# Legendre symbol

The**Legendre symbol**is used by mathematicians in the theory of numbers, particularly in the fields of factorization and quadratic residues. It is named after the French mathematician Adrien-Marie Legendre.

If *p* is a prime number and *a* is an integer relatively prime to *p*, then we define the Legendre symbol (*a/p*) to be:

- 1 if
*a*is a square modulo*p*(that is to say there exists an integer*x*such that*x*^{2}=*a*mod*p*) - −1 if
*a*is not a square modulo*p*.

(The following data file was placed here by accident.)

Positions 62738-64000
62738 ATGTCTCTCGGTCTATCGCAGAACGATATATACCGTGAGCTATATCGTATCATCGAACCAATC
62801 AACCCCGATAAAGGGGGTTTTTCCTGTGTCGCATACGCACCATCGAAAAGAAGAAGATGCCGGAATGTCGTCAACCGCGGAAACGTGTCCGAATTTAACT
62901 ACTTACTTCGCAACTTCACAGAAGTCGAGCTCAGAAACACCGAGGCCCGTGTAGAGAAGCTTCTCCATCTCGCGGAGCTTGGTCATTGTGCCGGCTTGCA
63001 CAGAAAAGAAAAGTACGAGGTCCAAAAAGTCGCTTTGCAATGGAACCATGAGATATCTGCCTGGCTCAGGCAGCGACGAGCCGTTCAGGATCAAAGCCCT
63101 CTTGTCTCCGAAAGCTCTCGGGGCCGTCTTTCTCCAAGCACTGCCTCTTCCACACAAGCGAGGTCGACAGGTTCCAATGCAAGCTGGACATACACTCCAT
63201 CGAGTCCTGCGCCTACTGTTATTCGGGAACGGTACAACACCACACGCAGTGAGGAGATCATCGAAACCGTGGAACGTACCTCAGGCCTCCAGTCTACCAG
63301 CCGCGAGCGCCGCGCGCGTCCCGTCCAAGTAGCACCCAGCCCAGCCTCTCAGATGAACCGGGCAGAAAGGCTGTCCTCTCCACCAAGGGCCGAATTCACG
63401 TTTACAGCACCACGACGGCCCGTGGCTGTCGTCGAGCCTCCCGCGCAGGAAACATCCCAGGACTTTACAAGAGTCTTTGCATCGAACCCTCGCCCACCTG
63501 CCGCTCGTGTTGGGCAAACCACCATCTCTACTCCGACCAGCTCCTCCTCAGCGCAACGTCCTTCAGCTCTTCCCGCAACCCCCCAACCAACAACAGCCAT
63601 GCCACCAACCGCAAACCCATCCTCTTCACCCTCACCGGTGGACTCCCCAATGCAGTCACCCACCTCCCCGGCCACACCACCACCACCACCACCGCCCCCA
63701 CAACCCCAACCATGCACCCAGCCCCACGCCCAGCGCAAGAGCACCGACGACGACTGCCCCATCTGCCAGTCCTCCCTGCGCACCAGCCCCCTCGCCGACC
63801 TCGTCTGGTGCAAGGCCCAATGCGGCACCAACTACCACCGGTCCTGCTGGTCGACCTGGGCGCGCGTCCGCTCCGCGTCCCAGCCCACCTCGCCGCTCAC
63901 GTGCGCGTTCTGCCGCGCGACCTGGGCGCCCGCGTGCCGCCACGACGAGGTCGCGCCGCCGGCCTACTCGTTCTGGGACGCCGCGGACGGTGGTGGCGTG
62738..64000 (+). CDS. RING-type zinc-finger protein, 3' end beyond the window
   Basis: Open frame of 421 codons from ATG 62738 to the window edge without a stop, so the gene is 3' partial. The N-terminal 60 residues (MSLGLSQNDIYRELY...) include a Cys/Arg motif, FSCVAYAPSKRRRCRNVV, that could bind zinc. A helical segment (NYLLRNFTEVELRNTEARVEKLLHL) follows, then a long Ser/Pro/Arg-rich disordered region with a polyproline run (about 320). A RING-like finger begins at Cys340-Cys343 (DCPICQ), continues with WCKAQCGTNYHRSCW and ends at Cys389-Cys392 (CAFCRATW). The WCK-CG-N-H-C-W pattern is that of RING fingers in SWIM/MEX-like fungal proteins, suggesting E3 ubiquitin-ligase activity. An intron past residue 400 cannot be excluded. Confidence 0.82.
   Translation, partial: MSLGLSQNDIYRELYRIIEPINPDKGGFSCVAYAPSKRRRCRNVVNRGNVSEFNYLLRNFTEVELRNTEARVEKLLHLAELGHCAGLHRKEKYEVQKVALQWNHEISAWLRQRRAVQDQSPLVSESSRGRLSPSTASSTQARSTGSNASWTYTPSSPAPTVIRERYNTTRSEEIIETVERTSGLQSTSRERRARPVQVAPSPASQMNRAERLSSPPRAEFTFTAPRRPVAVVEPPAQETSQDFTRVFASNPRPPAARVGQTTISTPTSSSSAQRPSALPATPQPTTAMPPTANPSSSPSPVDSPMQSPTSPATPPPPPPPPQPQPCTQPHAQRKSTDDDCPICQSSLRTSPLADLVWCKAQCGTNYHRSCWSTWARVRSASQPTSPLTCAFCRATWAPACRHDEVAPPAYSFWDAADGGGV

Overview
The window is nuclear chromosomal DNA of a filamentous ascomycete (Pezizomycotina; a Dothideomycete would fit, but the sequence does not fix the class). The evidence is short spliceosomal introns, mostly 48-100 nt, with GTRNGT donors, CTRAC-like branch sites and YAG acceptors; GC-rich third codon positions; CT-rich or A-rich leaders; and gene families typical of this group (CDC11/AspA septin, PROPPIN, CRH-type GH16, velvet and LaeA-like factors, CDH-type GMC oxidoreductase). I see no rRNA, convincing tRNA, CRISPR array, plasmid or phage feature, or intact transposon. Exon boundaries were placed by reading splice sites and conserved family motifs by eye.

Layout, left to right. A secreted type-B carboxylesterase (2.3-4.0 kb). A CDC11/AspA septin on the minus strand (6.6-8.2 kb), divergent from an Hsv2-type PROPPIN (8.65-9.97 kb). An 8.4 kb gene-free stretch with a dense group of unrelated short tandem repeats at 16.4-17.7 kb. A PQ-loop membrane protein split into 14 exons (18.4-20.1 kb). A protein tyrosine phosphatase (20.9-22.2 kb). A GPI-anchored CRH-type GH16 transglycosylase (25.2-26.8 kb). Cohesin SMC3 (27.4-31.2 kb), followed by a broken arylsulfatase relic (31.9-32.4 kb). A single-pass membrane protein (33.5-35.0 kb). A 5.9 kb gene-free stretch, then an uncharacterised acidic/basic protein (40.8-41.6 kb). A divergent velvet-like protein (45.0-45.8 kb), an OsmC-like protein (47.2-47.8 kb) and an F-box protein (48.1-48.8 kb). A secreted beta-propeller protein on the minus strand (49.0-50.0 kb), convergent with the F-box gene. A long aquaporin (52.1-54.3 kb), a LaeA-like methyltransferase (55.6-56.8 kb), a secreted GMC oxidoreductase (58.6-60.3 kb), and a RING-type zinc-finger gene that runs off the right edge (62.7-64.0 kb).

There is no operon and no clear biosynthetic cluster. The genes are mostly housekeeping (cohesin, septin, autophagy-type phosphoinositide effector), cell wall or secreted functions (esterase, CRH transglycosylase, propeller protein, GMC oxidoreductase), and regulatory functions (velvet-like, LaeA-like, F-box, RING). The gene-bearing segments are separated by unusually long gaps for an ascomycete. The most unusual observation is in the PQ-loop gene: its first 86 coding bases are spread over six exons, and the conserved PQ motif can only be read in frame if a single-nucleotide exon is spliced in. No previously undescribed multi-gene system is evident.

*a*is divisible by

*p*we define (

*a/p*) = 0.

Euler proved that

*p*is an odd prime. (We have (

*a/2*) = 1 for all odd numbers

*a*and (

*a/2*) = 0 for all even numbers

*a*.)

Thus we can see that the Legendre symbol is completely multiplicative in its first argument, i.e., (*ab/p*) = (*a/p*)(*b/p*), and a Dirichlet character.

The Legendre symbol can be used to compactly formulate the law of quadratic reciprocity. This law relates (*p*/*q*) and (*q*/*p*) and, together with the multiplicity, can be used to quickly compute Legendre symbols.

(*a/b*) where *b* is composite is defined as the product of (*a/p*) over all prime factors *p* of *b*, including repetitions. This is called the **Jacobi symbol**. The Jacobi symbol can be 1 without *a* being a quadratic residue of *b*.